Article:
Glue Joint Finish Problems

      Joint movement associated with moisture in glue may be causing this reported finish defect at the joints. June 17, 2009

After finishing with Chemcraft Plastofix L/S conversion varnish - 20 sheen, (both in the clear and black paint rub through/glaze and top coated with clear), the glue joints in the panels and the stile/rail joints are quite noticeable when seen in the light on an angle I am using cherry/clear and birch/black rub through-glaze on this project. This was not a problem when we used pre-cat products. There was no change in our prep procedure. Everything was sanded to 180 grit, stained (Tri-Clad), sealer coat, scuffed with 3M 2601 ultrafine sanding sponge and top coated (sprayed with pressure pot/hvlp gun). Does anything stand out as to where I went wrong?

Forum Responses
(Finishing Forum)
From contributor G:
Itís odd that you should think of this as a conversion varnish problem.

Glue Creep

From contributor M:
Maybe the joints are standing out more because of the sheen. I use Campbell products but I know some products will show mistakes more than others. Sounds like you need to prep a little better.

From the original questioner:
We were using Campbells pre-cat and this problem was not occurring. The panels feel and look perfectly smooth prior to finishing, but I can feel/see a tiny "valley" at each glue joint after the finish has cured, almost as if the wood is swelling slightly and the glue is not? Maybe it is a glue issue? The initial problem job had sat for around maybe 3-4 weeks prior to finishing, but I finished a pair of doors that were made and finished in the same day and still had the same results.

From contributor G:
Can you use Titebond II for glue?

From the original questioner:
Titebond - white glue. We were experiencing some black discoloration at the stile/rail joints after the door edges were profiled, so we tried the Titebond - white glue and the discoloration went away. We just started using the conversion varnish, but need to work out the bugs and get the correct procedure down. I like the product when it goes right, but when it doesn't it is trouble.

From contributor G:
When using Phenolic Resin glues I find that the glue line and wood surrounding it will shrink after sanding. This occurs because it is a water-based glue and it swells the wood fibers at the joint line. Then you sand it and then it shrinks back producing the line you are talking about. When doing doors, face frames and other glue ups I will usually glue it up, sand it down with a coarser paper and set it aside and do another aspect of the project. After a day or two I will come back and sand to its final grit(s). By this time the shrinkage has occurred and the water at the glue line has come out and equalized with the surroundings. Now the line shouldn't shrink. I know this isn't going to work for all projects, sometime you don't have the time to wait. But this technique should cure it.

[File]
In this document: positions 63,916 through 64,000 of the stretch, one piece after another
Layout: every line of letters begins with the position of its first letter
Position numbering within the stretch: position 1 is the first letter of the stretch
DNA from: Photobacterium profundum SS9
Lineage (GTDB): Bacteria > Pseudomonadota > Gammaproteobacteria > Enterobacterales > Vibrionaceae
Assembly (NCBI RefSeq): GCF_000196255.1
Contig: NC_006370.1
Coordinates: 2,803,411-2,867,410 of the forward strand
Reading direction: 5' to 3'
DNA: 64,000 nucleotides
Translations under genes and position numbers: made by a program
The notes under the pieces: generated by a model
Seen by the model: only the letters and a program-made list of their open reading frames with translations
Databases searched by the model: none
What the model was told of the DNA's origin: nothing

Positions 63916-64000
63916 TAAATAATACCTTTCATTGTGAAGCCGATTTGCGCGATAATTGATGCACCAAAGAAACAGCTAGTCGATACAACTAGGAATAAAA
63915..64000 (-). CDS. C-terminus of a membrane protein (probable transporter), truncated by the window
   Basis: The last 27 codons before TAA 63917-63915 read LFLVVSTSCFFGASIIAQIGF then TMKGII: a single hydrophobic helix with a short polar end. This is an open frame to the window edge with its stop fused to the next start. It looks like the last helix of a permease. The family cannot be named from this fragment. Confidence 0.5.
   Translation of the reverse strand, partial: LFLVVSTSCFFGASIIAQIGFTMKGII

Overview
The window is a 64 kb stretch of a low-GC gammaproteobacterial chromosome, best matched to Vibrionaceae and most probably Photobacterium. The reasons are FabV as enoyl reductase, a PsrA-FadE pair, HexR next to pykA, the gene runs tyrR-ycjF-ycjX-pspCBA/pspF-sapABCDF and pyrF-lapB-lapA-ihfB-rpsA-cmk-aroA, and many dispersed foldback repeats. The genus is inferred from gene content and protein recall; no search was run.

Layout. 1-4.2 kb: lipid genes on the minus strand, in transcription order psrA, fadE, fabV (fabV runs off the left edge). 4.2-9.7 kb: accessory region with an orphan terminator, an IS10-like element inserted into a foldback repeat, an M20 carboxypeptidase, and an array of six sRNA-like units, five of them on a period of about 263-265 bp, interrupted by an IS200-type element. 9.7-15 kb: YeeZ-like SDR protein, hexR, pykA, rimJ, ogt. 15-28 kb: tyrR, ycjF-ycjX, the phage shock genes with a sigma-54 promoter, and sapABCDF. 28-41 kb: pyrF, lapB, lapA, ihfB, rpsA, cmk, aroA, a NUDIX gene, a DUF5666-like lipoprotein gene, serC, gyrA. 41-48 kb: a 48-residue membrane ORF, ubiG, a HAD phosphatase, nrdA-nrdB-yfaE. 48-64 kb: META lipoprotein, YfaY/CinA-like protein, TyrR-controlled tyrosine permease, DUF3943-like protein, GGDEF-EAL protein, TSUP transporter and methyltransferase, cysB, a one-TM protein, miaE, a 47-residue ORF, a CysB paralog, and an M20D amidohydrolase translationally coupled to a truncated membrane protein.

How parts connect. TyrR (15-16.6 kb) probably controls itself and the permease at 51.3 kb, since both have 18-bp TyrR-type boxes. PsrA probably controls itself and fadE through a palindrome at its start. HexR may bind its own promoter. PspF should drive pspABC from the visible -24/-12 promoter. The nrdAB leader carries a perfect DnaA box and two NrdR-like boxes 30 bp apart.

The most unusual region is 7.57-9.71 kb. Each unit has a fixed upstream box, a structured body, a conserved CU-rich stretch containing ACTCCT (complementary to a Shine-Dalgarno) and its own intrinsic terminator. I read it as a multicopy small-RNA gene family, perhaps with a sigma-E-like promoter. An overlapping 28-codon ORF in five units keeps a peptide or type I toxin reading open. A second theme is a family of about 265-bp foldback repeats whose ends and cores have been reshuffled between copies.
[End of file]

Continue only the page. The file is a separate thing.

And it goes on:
From the original questioner:
We have some sample panels with different glues that we will spray up and check the results. The glue appears to be the main culprit. The pre cat used prior to us using the conversion varnish may have just been masking the problem.

Would you like to add information to this article?
Interested in writing or submitting an article?
Have a question about this article?

Have you reviewed the related Knowledge Base areas below?
  • KnowledgeBase: Knowledge Base

  • KnowledgeBase: Finishing

  • KnowledgeBase: Finishing: General Wood Finishing

    Would you like to add information to this article? ... Click Here

    If you have a question regarding a Knowledge Base article, your best chance at uncovering an answer is to search the entire Knowledge Base for related articles or to post your question at the appropriate WOODWEB Forum. Before posting your message, be sure to
    review our Forum Guidelines.

    Questions entered in the Knowledge Base Article comment form will not generate responses! A list of WOODWEB Forums can be found at WOODWEB's Site Map.

    When you post your question at the Forum, be sure to include references to the Knowledge Base article that inspired your question. The more information you provide with your question, the better your chances are of receiving responses.

    Return to beginning of article.

    Refer a Friend || Read This Important Information || Site Map || Privacy Policy || Site User Agreement

    Letters, questions or comments? E-Mail us and let us know what you think. Be sure to review our Frequently Asked Questions page.

    Contact us to discuss advertising or to report problems with this site.

    To report a problem, send an e-mail to our Webmaster

    Copyright © 1996-2018 - WOODWEB ® Inc.
    All rights reserved. No part of this publication may be reproduced in any manner without permission of the Editor.
    Review WOODWEB's Copyright Policy.

    The editors, writers, and staff at WOODWEB try to promote safe practices. What is safe for one woodworker under certain conditions may not be safe for others in different circumstances. Readers should undertake the use of materials and methods discussed at WOODWEB after considerate evaluation, and at their own risk.

    WOODWEB, Inc.
    335 Bedell Road
    Montrose, PA 18801

    Contact WOODWEB

  • WOODWEB - the leading resource for professional woodworkers

      Home » Knowledge Base » Knowledge Base Article